- The Washington Times - Tuesday, February 5, 2002

FBI joins search for missing reporter
ISLAMABAD The FBI has joined the hunt for kidnapped U.S. reporter Daniel Pearl, Pakistan's interior minister said yesterday.
But a day after a false alarm that Mr. Pearl's body had been found dumped outside the southern city of Karachi, intelligence sources said investigators were still groping for clues to the Wall Street Journal reporter's whereabouts.
"Agents of the U.S. FBI have also been allowed to join the investigation," Interior Minister Moinuddin Haider told reporters in Karachi. "We have a number of clues on which we are working, and I am hopeful that Daniel Pearl will safely be recovered from the kidnappers."
Mr. Pearl, 38, was kidnapped in Karachi on Jan. 23, apparently by a previously unknown group called The National Movement for the Restoration of Pakistani Sovereignty.

Zimbabwe opposition reports three killed
HARARE, Zimbabwe The opposition Movement for Democratic Change (MDC) yesterday accused the ruling Zimbabwe African National Union-Patriotic Front (ZANU-PF) of killing three of its members and abducting four others ahead of elections on March 9 and 10.
MDC Secretary-General Welshman Ncube said in a statement that ZANU-PF had also tried to disrupt at least four MDC rallies over the weekend, assaulting opposition supporters in front of police.
"Over the past week, ZANU-PF has murdered three MDC activists," Mr. Ncube said, adding that the latest fatality was Tichaona Katsamudanga, who died yesterday after an attack last month.

Nigeria rioters on Lagos streets
LAGOS, Nigeria Security forces fought gunbattles with rioters yesterday as they tried to quell tribal clashes which have left dozens dead.
The fighting has dealt a new blow to Africa's most populous nation, already reeling from a police strike and munitions-dump fire, which caused at least 1,000 deaths.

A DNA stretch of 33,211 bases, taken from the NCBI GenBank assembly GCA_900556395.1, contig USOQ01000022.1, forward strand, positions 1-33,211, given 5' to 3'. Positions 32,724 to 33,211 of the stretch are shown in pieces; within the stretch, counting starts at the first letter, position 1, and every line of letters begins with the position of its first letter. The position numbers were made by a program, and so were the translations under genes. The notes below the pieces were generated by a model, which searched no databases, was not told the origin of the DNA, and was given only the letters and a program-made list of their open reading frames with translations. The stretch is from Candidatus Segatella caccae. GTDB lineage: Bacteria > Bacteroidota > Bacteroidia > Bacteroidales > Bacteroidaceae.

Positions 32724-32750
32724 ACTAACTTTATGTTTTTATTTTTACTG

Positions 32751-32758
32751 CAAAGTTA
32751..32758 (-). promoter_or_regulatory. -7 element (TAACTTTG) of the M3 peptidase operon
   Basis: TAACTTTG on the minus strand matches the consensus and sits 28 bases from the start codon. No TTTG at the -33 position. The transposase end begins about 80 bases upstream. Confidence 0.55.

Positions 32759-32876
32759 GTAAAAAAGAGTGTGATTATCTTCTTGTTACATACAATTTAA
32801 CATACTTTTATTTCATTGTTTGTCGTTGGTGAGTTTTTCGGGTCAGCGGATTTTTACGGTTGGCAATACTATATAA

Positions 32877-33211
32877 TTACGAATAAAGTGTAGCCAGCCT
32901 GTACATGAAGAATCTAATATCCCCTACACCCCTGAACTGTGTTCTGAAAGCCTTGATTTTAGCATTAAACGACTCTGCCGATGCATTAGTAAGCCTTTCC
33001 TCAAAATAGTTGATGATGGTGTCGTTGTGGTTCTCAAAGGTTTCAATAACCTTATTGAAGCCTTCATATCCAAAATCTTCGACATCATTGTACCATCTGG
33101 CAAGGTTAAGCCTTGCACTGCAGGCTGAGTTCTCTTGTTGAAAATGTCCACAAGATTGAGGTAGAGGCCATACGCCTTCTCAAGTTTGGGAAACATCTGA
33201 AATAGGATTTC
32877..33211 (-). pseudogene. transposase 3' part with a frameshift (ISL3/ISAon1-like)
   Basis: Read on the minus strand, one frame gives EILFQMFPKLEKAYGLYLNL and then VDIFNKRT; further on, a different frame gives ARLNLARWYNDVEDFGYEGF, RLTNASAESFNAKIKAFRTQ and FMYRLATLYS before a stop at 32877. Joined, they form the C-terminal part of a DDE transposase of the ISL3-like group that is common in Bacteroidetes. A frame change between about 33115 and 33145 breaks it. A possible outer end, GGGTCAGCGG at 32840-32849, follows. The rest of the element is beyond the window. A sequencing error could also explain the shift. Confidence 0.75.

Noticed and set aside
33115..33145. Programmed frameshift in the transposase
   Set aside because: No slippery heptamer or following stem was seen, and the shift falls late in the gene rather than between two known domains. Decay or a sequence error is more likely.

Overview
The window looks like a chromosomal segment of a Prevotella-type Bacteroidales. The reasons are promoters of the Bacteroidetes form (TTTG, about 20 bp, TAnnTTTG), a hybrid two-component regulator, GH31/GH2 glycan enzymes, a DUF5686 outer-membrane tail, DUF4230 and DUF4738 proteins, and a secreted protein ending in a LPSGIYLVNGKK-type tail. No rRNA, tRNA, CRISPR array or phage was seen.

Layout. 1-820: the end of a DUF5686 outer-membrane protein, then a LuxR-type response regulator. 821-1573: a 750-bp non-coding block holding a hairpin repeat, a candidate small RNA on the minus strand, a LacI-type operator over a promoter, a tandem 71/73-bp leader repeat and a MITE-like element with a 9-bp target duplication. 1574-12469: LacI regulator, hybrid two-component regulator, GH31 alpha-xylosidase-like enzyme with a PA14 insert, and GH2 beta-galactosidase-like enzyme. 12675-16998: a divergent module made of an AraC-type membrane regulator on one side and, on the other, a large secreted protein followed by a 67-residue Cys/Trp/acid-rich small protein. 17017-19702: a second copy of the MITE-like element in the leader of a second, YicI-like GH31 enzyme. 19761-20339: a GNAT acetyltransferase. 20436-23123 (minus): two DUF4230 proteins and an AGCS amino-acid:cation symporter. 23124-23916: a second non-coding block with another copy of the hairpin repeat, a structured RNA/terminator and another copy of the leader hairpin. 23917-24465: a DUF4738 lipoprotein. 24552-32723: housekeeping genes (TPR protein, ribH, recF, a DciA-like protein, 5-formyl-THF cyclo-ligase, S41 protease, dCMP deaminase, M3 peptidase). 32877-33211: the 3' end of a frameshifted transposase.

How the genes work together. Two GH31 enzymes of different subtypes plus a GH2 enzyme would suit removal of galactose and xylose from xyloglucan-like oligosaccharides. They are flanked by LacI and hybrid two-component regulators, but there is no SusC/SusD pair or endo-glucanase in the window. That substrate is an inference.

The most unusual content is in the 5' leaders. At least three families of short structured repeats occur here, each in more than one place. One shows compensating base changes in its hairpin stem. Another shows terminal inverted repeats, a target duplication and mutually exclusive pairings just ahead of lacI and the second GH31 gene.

Fighting erupted overnight on the outskirts of Lagos between Hausas from northern Nigeria some armed with bows and arrows and militia members from President Olusegun Obasanjo's Yoruba tribe in the southwest.
Police sources said some 20 people had died since Saturday.

Students cheer end of garrets
PARIS Romantics may be saddened by French government moves to outlaw the Parisian garret, long the home of struggling artists, but students who now occupy most of Paris' tiny attic rooms are unlikely to miss the cramped existence.
For centuries, artists seeking fame and fortune lived in the "chambre de bonne" (maid's room), with barely enough room for a mattress and table.
But new rules on the minimum size and living conditions in France's 170,000 attic dwellings came into effect last week, requiring landlords to dramatically improve space and facilities.

Judges implicate dozens in Elf scheme
PARIS French judges formally implicated 43 persons yesterday, including a presidential candidate, after an eight-year investigation into corruption at the state-owned oil giant Elf Aquitaine. The investigation has exposed the incestuous relations between French politicians and the country's business elite.
Judges Eva Joly and Renaud Van Ruymbeke concluded that the former company was bilked of as much as $400 million over four years beginning in 1993.

Cambodia election called unfair
PHNOM PENH, Cambodia Prime Minister Hun Sen's party won a landslide victory in Cambodia's first local elections, according to unofficial results yesterday. But a U.S.-monitoring group said the polls, while run competently, were neither free nor fair.
Unofficial but comprehensive results showed members of Hun Sen's Cambodian People's Party winning control of up to 1,600 of the nation's 1,621 local councils in Sunday's elections.
George Folsom, president of the Washington, D.C.-based International Republican Institute, a wing of the U.S. Republican Party, said the elections were "administered competently" but claimed that the government actively thwarted measures to ensure fairness.


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